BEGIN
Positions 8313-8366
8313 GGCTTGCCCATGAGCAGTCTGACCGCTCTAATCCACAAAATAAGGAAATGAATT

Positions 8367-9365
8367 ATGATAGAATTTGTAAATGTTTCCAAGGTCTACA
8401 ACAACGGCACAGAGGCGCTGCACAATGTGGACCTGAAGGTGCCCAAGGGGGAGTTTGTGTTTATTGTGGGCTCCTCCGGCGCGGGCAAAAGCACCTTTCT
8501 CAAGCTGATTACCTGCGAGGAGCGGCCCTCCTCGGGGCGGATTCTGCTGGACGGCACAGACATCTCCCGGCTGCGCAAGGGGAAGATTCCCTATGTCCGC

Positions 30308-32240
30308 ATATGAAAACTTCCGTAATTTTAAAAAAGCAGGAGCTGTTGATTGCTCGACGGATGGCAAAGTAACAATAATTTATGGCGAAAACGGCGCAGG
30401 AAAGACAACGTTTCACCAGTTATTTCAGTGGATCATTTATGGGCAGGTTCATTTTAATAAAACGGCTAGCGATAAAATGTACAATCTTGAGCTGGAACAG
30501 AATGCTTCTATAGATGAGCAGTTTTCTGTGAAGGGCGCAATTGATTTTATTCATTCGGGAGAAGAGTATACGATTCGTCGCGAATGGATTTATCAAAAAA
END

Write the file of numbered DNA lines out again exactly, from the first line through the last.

Positions 8313-8366
8313 GGCTTGCCCATGAGCAGTCTGACCGCTCTAATCCACAAAATAAGGAAATGAATT

Positions 8367-9365
8367 ATGATAGAATTTGTAAATGTTTCCAAGGTCTACA
8401 ACAACGGCACAGAGGCGCTGCACAATGTGGACCTGAAGGTGCCCAAGGGGGAGTTTGTGTTTATTGTGGGCTCCTCCGGCGCGGGCAAAAGCACCTTTCT
8501 CAAGCTGATTACCTGCGAGGAGCGGCCCTCCTCGGGGCGGATTCTGCTGGACGGCACAGACATCTCCCGGCTGCGCAAGGGGAAGATTCCCTATGTCCGC

Positions 30308-32240
30308 ATATGAAAACTTCCGTAATTTTAAAAAAGCAGGAGCTGTTGATTGCTCGACGGATGGCAAAGTAACAATAATTTATGGCGAAAACGGCGCAGG
30401 AAAGACAACGTTTCACCAGTTATTTCAGTGGATCATTTATGGGCAGGTTCATTTTAATAAAACGGCTAGCGATAAAATGTACAATCTTGAGCTGGAACAG
30501 AATGCTTCTATAGATGAGCAGTTTTCTGTGAAGGGCGCAATTGATTTTATTCATTCGGGAGAAGAGTATACGATTCGTCGCGAATGGATTTATCAAAAAA